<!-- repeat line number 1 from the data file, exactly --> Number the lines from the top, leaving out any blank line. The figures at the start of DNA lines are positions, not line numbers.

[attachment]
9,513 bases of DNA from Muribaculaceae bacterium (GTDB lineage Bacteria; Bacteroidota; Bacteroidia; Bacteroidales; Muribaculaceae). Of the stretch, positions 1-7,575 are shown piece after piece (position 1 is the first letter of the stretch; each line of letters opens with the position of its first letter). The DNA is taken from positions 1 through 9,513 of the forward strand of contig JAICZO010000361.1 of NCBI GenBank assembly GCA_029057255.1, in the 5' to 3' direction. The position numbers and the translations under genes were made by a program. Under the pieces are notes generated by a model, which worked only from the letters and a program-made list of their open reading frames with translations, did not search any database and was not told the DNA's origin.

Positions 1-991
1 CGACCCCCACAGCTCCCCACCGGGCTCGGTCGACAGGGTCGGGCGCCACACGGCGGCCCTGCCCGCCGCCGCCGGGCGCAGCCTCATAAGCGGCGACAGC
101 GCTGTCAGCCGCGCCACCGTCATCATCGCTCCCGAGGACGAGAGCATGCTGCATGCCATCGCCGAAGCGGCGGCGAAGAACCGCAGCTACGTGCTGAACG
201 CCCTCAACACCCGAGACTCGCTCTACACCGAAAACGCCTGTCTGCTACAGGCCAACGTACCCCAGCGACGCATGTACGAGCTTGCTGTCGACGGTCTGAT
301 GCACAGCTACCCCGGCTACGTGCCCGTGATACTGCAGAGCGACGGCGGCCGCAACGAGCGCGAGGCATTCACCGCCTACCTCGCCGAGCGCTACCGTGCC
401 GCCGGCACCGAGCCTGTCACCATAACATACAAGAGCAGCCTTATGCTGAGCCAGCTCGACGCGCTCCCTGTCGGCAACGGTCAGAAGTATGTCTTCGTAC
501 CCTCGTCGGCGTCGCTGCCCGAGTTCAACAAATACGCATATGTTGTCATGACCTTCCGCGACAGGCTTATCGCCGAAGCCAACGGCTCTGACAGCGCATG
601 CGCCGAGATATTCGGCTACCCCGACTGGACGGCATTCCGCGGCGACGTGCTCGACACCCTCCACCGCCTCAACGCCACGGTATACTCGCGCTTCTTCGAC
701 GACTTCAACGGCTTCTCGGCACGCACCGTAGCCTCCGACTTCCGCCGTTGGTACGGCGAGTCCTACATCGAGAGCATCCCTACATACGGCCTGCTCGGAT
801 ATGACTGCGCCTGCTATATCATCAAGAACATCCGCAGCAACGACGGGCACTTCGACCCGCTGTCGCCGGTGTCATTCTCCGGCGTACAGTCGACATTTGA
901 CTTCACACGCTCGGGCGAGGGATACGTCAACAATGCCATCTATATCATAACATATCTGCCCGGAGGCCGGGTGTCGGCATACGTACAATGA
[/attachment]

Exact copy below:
9,513 bases of DNA from Muribaculaceae bacterium (GTDB lineage Bacteria; Bacteroidota; Bacteroidia; Bacteroidales; Muribaculaceae). Of the stretch, positions 1-7,575 are shown piece after piece (position 1 is the first letter of the stretch; each line of letters opens with the position of its first letter). The DNA is taken from positions 1 through 9,513 of the forward strand of contig JAICZO010000361.1 of NCBI GenBank assembly GCA_029057255.1, in the 5' to 3' direction. The position numbers and the translations under genes were made by a program. Under the pieces are notes generated by a model, which worked only from the letters and a program-made list of their open reading frames with translations, did not search any database and was not told the DNA's origin.